Last Updated: Mon Nov 01, 2010 20:11 pm (KSA) 17:11 pm (GMT)

Gaza's Valentine flowers end up as animal fodder

Carnations will feed animals at this Rafah farm
Carnations will feed animals at this Rafah farm

In past years, Ziad Hejazi's colorful Gaza-grown carnations would adorn the homes of lovers across Europe, bringing an early springtime splash of color to wintry Valentine Days.

But the 35-year-old farmer from the southern Gaza Strip town of Rafah says that this year his flowers will be fed to animals because of a punishing Israeli economic lockdown of the Hamas-ruled territory.

"I apologize to the lovers on the day of their love because I cannot bring flowers to them," Hejazi says. "Our flowers have become food for the sheep."

Flower farmers across Gaza, whose sunny climate allows for year-round exports to Europe, have been hard-hit by an Israeli closure regime tightened in June after the Islamist Hamas movement seized power there.

"I depend in my work on the Valentine's Day season because I make around 200,000 shekels during this time (about 56,000 dollars)," Hejazi says as he surveys a storage room filled with boxes of pink, red and white flowers.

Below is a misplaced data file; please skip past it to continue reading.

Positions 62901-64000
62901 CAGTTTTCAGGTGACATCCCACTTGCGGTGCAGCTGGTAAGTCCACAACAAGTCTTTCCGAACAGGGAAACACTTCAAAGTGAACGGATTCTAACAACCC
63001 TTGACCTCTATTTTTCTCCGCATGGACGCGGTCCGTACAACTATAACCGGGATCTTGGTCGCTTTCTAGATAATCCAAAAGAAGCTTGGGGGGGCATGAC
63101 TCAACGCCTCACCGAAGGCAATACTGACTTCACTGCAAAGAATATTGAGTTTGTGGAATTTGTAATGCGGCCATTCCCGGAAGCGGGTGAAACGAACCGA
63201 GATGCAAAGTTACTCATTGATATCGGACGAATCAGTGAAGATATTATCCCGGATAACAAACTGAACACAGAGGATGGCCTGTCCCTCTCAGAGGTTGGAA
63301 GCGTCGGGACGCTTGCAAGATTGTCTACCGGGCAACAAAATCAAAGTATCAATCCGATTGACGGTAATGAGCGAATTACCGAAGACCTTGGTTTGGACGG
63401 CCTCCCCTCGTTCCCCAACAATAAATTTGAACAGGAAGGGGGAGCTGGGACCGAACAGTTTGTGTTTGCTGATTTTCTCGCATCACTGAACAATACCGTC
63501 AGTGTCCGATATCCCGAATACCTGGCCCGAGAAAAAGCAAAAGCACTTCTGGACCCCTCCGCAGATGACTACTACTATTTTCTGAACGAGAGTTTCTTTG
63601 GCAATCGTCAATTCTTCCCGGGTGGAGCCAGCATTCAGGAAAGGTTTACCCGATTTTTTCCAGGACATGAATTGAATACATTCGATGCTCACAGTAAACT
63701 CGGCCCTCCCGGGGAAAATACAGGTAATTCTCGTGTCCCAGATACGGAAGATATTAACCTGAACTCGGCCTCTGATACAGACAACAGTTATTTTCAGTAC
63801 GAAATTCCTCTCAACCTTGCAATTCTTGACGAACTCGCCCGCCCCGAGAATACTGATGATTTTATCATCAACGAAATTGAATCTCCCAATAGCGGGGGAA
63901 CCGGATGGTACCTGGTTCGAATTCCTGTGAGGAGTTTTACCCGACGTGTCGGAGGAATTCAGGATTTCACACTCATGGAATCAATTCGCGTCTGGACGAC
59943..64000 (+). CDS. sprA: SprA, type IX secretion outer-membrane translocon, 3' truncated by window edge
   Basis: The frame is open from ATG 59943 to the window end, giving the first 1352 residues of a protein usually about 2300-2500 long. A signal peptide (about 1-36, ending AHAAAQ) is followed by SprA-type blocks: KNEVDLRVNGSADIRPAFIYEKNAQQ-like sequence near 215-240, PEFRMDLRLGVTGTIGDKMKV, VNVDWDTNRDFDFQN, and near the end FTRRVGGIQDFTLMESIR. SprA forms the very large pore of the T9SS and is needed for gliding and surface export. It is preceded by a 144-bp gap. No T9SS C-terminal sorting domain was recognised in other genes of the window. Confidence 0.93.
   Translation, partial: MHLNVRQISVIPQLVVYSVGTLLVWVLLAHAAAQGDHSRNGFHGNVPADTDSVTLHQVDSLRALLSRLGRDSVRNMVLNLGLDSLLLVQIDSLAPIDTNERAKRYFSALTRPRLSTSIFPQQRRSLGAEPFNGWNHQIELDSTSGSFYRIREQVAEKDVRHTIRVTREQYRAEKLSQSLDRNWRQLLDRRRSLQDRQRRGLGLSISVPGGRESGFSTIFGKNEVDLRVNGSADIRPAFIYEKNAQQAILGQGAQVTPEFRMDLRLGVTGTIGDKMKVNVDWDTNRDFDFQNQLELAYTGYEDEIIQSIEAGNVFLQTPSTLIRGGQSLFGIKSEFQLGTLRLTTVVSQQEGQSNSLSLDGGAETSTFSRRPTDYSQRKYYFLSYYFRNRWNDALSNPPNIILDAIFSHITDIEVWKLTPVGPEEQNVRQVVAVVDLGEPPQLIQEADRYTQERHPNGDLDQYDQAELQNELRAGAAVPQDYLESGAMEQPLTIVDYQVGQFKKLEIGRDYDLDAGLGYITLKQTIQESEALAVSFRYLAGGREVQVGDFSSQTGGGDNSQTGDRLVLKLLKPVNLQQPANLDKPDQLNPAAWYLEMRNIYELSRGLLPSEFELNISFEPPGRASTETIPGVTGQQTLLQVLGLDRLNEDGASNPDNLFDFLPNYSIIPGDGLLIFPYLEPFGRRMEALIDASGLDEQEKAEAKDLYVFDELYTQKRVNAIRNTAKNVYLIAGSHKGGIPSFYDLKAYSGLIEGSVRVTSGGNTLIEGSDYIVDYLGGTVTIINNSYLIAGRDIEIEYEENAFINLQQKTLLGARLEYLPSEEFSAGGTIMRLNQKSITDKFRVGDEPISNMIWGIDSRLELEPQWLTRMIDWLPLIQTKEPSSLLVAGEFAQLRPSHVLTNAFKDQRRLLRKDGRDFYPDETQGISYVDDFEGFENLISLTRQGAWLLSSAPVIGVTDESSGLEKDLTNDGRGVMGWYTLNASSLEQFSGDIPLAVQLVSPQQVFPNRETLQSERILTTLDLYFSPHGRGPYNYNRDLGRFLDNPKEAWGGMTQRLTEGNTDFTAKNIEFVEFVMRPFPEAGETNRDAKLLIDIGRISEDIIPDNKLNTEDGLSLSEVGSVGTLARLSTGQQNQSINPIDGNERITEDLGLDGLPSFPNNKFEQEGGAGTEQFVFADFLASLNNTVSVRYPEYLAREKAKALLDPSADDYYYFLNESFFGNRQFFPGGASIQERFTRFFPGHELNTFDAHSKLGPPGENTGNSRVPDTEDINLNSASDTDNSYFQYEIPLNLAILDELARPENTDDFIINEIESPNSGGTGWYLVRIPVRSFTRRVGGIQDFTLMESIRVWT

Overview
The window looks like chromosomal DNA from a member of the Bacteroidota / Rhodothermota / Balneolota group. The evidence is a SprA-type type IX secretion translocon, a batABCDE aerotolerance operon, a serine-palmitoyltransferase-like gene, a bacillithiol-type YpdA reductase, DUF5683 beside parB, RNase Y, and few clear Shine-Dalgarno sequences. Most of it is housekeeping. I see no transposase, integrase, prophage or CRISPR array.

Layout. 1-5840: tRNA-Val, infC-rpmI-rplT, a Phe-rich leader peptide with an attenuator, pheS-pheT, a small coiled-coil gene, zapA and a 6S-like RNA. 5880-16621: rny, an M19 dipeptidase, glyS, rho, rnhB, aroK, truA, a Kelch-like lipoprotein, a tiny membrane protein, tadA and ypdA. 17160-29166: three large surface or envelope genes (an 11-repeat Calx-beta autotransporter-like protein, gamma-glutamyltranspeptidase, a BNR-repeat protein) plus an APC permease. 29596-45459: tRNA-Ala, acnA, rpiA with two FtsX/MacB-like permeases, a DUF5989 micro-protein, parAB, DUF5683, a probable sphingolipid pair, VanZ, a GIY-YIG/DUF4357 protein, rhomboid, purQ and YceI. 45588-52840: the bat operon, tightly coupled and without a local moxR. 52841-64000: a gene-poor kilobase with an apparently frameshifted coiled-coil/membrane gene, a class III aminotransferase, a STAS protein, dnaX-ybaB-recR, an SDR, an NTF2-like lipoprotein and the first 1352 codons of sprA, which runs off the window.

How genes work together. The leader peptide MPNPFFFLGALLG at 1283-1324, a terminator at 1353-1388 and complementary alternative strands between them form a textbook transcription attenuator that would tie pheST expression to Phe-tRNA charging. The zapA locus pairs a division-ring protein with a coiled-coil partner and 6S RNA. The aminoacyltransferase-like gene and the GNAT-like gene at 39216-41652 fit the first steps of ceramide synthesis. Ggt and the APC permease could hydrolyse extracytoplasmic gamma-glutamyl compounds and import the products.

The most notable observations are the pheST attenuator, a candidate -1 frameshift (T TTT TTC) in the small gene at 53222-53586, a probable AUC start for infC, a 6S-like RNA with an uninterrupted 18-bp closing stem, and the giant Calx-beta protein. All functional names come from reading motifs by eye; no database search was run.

"But this season I have lost around 30,000 dollars because there is no way of exporting what I produce," he says.

Like most of Gaza's farmers, he takes out loans at the beginning of the season that he must pay back after his produce goes to market. "I can't sleep at night because I am thinking about how I am going to pay my debts," he says.

In 2006, cut flowers constituted three percent of Gaza's total exports, with 45 million flowers annually being cut and processed ready for export, according to official Palestinian figures.

In November, Israel authorized the export of strawberries and flowers from Gaza to Europe, the first time it allowed any exports from the walled-off enclave since Hamas -- which is pledged to Israel's destruction -- took over.

In a bid to curtail rocket attacks, Israel has shut Gaza off to all but basic humanitarian aid, pushing the local economy to the brink of collapse.

Earlier this month Ahmed al-Shafi, a spokesman for flower growers in Gaza, predicted an "agricultural disaster" in the territory if the closures were not eased, estimating losses of up to 15 million dollars.

The carnations that might have adorned February 14 festivities in Europe have meanwhile flooded the local market, taking the place of other flower varieties kept out by Israeli restrictions.

"Last year I had 30 different kinds of flowers but now there is only one, the carnation, and very few roses," says Wasim Abdu, 28, a flower shop owner.

His shop is ablaze with red hearts and candles, artifacts of a more cheerful and romantic time in the increasingly impoverished coastal strip.

The rest of the surplus flowers will end up in Gaza's trash heaps and vacant lots, their pastel colors fading in the cool winter sunlight.

"The farmers have already begun uprooting the flowers and throwing them away," Abu Salih Khalil, the head of a farmers' cooperative in the northern town of Beit Lahiya. "They cannot grow without some kind of return."

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